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Antibiotic-Free Poultry Production Challenges

25 April 2016

ANALYSIS - Antibiotic reduction in poultry is a hot topic – but how can producers meet this challenge without affecting productivity? Olivia Cooper reports.

Poultry producers across the globe are under tremendous pressure to reduce antibiotic use, amid concerns over antibiotic resistance and the threat it poses to human health. However, producing top quality chicken at consumer-friendly prices without the support of antibiotics is a huge challenge. But it can be done, as speakers at a recent international poultry conference revealed.

Organised by St David’s Poultry Team, the conference brought together scientists, researchers, vets and farmers from across the globe, to explore the next step in antibiotic reduction.

“As a practice we started looking at antibiotic reduction 10 years ago, and now more than 40 per cent of medicines we use to treat infections are not antibiotics,” said partner Richard Turner. “There will always be situations where we have to treat with antibiotics, but there hasn’t been enough time spent looking at alternative approaches.”

Working with professors from Ireland, Belgium and America, Mr Turner has helped to develop a new approach to producing poultry without routine antibiotics, based on using probiotics and acids to boost the birds’ natural immunity.

So how does it work? Professor Stephen Collett from the University of Georgia, America, founded the Seed, Weed and Feed principle to reduce antibiotic use in poultry. The aim is to boost the birds’ gut health with beneficial bacteria and inhibit bad bacteria, optimising feed efficiencies and reducing the need for routine antibiotic treatments.

The approach has proven successful in North and South America and the UK, as its holistic view means it can be rolled out across different production systems, from hatcheries to finishers and laying units.

In America, many farmers are already rearing chickens without any antibiotic usage at all, according to Dr Linnea Newman from Merck USA.

“Over the past year restaurant chains and wholesalers have begun a drive for antibiotic free production,” she explained. One firm – Perdue, is sharing its formula for success, which involves tremendous attention to detail throughout the supply chain.

“The Perdue programme is to reuse poultry litter – the organism is the house and you want it to be like a yoghurt culture,” said Dr Newman. “Antibiotic-free production forces us into good management, and as a result performance is often better.”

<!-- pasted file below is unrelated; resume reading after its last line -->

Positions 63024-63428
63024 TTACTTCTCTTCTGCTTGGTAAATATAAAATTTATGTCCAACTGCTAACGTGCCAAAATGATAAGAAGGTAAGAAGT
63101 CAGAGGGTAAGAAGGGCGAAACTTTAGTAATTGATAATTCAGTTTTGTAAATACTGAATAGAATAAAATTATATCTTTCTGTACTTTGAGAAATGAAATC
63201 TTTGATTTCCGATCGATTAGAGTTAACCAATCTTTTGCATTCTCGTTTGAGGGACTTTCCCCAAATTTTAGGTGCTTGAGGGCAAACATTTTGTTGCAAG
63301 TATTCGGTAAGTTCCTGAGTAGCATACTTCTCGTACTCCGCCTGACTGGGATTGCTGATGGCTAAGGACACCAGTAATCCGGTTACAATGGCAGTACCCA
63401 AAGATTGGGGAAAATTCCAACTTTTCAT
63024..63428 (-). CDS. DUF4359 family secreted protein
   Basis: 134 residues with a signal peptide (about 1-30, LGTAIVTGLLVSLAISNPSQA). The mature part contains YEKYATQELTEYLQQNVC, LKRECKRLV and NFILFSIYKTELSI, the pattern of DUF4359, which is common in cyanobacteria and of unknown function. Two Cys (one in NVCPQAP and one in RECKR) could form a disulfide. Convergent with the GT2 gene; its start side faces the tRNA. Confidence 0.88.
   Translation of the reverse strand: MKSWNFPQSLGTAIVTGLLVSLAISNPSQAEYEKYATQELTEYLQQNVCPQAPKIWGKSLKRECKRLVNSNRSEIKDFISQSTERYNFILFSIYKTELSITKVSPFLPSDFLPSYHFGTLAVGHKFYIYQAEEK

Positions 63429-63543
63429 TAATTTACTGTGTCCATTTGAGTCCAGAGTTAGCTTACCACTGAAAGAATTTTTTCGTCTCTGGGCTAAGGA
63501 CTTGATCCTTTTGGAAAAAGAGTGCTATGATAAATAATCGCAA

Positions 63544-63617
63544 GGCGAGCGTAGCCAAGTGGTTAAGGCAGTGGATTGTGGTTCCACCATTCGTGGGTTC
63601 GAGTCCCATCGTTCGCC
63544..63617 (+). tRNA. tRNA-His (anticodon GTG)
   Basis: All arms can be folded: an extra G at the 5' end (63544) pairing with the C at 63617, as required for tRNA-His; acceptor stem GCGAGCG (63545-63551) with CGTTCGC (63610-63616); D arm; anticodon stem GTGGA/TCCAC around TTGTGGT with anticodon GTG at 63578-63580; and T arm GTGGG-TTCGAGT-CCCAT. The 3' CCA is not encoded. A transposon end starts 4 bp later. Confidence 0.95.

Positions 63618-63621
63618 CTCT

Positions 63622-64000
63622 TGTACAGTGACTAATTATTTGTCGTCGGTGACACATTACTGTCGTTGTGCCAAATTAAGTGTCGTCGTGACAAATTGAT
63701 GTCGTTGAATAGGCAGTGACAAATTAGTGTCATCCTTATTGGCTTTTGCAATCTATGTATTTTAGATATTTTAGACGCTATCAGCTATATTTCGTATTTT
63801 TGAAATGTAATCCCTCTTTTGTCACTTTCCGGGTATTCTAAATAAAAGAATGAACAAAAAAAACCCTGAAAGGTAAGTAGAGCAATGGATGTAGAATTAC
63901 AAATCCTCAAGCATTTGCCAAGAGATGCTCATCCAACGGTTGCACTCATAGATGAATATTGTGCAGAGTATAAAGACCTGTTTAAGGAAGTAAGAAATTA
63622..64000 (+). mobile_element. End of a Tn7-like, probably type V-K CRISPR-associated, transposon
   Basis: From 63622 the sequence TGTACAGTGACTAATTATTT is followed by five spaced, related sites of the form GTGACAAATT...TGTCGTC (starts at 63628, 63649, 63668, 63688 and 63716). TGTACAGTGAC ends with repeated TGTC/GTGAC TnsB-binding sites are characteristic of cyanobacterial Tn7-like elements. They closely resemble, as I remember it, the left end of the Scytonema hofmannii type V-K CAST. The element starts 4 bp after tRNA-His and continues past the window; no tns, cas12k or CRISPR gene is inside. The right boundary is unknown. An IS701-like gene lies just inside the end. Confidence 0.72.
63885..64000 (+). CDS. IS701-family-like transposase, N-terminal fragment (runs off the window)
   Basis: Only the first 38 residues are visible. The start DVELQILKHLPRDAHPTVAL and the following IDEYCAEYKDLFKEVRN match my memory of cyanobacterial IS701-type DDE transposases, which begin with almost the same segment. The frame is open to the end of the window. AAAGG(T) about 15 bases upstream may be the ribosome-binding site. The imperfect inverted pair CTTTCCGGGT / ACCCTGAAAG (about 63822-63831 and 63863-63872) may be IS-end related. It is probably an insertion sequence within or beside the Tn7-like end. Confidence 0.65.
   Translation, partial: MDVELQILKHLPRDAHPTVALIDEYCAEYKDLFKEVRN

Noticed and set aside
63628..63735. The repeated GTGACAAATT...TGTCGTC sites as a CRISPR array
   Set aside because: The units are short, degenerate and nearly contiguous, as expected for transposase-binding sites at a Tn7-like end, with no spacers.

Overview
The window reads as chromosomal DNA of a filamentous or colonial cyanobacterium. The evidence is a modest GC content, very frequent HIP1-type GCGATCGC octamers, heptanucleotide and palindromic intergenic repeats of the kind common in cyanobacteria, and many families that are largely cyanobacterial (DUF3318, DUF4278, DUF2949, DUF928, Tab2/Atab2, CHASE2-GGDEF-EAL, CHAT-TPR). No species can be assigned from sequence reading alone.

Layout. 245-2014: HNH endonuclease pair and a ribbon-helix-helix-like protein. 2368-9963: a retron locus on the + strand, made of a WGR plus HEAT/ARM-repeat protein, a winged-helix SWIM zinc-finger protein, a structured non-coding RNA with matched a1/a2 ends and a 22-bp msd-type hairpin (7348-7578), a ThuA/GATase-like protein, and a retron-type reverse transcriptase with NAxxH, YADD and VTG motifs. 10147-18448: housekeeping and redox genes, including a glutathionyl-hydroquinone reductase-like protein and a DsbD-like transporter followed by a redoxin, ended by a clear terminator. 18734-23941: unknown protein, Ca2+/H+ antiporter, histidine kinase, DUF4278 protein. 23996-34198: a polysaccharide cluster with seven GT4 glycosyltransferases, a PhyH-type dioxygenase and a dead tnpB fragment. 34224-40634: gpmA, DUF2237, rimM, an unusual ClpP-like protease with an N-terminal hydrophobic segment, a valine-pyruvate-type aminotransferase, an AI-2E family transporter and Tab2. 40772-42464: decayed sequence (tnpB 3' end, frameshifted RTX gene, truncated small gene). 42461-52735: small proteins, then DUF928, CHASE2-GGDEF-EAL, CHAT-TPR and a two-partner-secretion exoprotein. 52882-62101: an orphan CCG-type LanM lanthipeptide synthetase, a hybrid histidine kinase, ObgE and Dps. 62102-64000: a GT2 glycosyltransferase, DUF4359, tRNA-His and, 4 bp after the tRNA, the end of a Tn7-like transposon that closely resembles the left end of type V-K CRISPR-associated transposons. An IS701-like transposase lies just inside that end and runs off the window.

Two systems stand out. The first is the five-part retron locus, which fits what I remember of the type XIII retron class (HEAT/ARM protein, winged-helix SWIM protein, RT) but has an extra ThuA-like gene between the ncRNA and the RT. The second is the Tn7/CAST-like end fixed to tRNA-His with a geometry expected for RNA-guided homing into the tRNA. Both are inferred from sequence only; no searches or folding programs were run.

In the UK, farmers cannot reuse poultry litter – after each flock the house is completely cleaned and disinfected to reduce the potential transfer of disease. However, that never gets rid of the bacteria in a house completely, said Prof Collett.

“The balance of good and bad bacteria remains the same, albeit at reduced levels – it takes about seven cycles to displace the unfavourable flora compared to three cycles in deep litter.”

According to Professor Colin Hill from University College Cork, Ireland, chickens – and humans – are actually 90 per cent microbes and only 10 per cent chicken or human cells.

“Everyone has a different microbiome, assembled from their parents, their environment, their food – there are over 1000 species and they play a key role in health,” he said. “By treating with the right probiotics you can kill the pathogens without damaging the microbiome.”

So what does this mean for producers? St David’s approach is very holistic one, starting with the parent stock and chick environment, and encompassing water cleanliness and pH, and overall bio-security.

“In the past, there was a tendency to treat broiler chicks for at least three days with an antibiotic, lowering both first week mortality and later mortality, as well as reject numbers,” said Mr Turner.

“Over the past 12 months we have seen the voluntary removal of a wide range of very useful medicinal products, and in response to commercial and consumer pressure, there are now many chicks placed which are not treated in the first week.”

Since the first bacteria within the chick originate from the parent, steps to control gut health should start at the parent flock level, said Prof Collett. “In the artificially clean hatchery environment, even low doses of beneficial bacteria can significantly improve resistance to pathogen colonisation.”

However, it is also useful to feed probiotics to the chicks on arrival at the rearing farm, added Mr Turner. “We recommend a competitive exclusion product like Aviguard, which contains a wide spectrum of normal gut bacteria.”

The other alternative is adding bacteria such as Lactobacillus farciminis (Biacton) which produce lactic acid, helping to develop the correct gut environment and other beneficial bacteria. In addition, producers should add a mix of short chain fatty acids, prebiotics and oligosaccharides to the water for the first seven days to aid in the gut development.

“If no preventative antibiotics are to be used, it’s important to cull any diseased chicks that arrive on the farm,” warned Mr Turner.

“The aim is to support the healthy birds’ immune systems so that their chance of developing infection is reduced. Early first week mortality and culls will be higher, but it should pay off with reduced deaths and illness later on.”

In the longer term, creating an environment of healthy bacteria on the farm will roll on to subsequent flocks, producing a cumulative benefit for bird health and productivity alike.

ThePoultrySite News Desk

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